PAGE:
The Nature of Deception
In order to better understand the nature of deception, its behavioral correlates, and its detectability, it is helpful to first understand the underlying processes that provide the framework for deceptive communication. Vrij and Winkel (1993) stated that the deception framework includes both emotional and cognitive components. Emotionally the process of deception can initiate a stress reaction via guilt regarding the deceptive act or from fear of detection and the potential response to such a revelation. The resulting stress reaction manifests itself with the activation of the sympathetic nervous system. This activation drives a number of potential innate verbal, non-verbal, and paralinguistic behavioral responses designed instinctually as a component of the fight and flight system typically activated in times of stress (deTurck & Miller, 1990). Physiological measures (i.e., GSR, polygraph, blood pressure) comparing sympathetic arousal during deceptive tasks have consistently supported these assumptions (Vrij, 1994).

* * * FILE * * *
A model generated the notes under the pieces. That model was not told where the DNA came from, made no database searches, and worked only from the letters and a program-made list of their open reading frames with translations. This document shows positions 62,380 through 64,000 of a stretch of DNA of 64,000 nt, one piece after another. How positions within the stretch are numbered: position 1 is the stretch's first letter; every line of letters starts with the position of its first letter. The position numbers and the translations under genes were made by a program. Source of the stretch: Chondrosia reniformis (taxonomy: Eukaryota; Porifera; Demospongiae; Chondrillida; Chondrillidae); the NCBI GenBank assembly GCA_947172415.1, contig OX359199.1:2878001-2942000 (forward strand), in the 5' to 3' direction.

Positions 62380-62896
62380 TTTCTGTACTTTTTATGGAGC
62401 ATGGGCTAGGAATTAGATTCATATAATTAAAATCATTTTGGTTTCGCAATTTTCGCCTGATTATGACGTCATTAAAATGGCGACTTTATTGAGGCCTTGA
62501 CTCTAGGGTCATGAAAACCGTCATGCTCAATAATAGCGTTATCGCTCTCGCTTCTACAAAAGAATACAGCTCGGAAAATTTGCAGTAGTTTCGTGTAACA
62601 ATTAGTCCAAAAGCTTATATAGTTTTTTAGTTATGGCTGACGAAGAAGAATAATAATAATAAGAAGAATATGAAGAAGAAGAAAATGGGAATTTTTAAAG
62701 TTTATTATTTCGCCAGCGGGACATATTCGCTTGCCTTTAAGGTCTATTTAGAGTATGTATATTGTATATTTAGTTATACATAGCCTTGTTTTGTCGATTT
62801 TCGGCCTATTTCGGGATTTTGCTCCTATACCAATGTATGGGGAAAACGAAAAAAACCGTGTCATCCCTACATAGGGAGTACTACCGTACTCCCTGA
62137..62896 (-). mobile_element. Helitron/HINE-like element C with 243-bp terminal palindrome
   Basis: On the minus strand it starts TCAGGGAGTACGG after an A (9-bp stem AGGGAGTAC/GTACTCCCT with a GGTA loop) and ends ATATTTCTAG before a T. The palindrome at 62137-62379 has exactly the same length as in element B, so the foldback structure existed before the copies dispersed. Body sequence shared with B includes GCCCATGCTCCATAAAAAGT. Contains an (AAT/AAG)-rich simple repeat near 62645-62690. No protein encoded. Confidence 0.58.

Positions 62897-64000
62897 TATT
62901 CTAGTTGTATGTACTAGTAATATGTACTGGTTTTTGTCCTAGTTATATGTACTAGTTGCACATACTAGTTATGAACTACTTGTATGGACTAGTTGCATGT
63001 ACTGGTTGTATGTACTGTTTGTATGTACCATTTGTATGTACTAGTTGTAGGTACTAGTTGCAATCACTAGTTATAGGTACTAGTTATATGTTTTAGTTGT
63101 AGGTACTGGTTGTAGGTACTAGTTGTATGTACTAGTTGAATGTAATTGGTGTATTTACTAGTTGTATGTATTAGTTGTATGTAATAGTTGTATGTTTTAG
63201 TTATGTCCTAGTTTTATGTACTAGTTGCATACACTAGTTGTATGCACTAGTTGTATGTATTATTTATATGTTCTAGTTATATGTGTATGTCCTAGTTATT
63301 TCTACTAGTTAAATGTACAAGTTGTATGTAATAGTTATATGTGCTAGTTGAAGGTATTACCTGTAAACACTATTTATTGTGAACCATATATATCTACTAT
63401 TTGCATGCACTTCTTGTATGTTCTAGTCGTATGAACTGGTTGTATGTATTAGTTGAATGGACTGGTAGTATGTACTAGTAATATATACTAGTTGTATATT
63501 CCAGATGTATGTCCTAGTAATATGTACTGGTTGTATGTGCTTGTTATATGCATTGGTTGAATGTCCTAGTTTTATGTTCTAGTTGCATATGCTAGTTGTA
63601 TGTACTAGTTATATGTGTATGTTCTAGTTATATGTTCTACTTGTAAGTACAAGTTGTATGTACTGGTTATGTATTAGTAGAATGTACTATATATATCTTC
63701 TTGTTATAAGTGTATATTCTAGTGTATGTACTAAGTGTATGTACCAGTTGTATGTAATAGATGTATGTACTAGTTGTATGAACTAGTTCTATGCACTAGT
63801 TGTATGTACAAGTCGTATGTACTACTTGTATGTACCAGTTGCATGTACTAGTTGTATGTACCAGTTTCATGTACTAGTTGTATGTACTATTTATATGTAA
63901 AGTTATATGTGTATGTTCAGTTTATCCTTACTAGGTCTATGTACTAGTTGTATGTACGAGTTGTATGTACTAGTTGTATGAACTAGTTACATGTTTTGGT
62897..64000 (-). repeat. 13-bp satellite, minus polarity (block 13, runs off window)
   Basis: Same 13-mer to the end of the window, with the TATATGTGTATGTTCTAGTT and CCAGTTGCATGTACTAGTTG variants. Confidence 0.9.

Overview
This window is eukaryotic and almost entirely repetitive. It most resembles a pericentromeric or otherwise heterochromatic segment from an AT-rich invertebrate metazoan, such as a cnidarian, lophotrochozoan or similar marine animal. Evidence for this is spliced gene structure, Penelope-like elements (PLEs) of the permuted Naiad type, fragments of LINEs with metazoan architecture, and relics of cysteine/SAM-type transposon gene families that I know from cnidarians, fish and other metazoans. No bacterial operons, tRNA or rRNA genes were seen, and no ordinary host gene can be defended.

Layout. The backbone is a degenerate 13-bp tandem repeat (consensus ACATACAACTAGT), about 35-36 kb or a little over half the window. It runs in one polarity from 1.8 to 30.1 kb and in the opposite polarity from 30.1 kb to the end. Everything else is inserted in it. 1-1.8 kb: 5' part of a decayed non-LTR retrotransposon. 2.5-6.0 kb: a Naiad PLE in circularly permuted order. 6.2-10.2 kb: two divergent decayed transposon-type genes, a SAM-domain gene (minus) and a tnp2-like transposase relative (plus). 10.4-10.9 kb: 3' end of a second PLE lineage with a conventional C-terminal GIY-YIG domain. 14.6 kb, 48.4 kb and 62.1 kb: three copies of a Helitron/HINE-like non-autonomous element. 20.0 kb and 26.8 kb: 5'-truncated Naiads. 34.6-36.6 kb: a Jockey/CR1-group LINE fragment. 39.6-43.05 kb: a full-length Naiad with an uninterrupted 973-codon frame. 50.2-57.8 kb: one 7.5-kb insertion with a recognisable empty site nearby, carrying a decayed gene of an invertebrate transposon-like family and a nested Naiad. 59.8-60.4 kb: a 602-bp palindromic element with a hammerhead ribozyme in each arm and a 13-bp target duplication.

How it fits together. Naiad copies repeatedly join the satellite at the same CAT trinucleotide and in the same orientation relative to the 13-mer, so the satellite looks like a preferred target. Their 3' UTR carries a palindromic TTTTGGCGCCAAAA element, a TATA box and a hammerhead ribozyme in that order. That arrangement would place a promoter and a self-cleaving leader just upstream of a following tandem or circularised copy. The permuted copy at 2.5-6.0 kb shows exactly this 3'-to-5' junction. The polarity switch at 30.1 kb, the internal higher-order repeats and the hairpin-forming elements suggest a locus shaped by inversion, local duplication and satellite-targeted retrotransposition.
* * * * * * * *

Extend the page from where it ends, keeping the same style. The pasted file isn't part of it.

At the point of sympathetic arousal, the cognitive component of the deception-behavior framework is activated (Vrij & Winkel, 1993). The control hypothesis states that an individual who is sympathetically aroused is cognizant of their nervousness and will thereby attempt to limit and control any behavioral cues they perceive as being created by the stressor (Vrij, 1994). Initially the individual will try to control all perceived behavioral cues of deception. While many potentially behavioral cues are salient to the individual, others are either perceived as less relevant or not consciously perceived at all. The Individual will tend to focus their cognitive processes upon the more salient factors, while often negating the others (DePaulo, Lanier, & Davis, 1983). Additionally, the relative conscious controllability of the salient behavioral cues is variable. A behavioral channel with high controllability is one with an elevated sending capacity and a heightened degree of internal feedback (DePaulo, Lanier, & Davis, 1983). Sending capacity refers to the number of distinct messages that can be transmitted by a channel. The degree of internal feedback considers the extent to which an individual is aware of the channels output and their ability to change this information. A behavioral channel with both a high sending capacity and level of internal feedback would be of considerable aid to acts of deception. One such channel (the verbal channel) has the ability to present a wide variety of information that an individual is both clearly aware of and easily able to manipulate. A different pattern holds true of microexpressions. Microexpressions are "brief and incomplete facial expressions that occur on individualsí faces very quickly after exposure to a specific stimulus and before active processes can be used to conceal them" (Baron & Byrne, 1997, pg. 49). Such a channel is likely a hindrance to the disguising of deception. Microexpressions have the potentiality of displaying a multitude of affective states, while at the same time are difficult to self-monitor and nearly, if not, impossible to inhibit.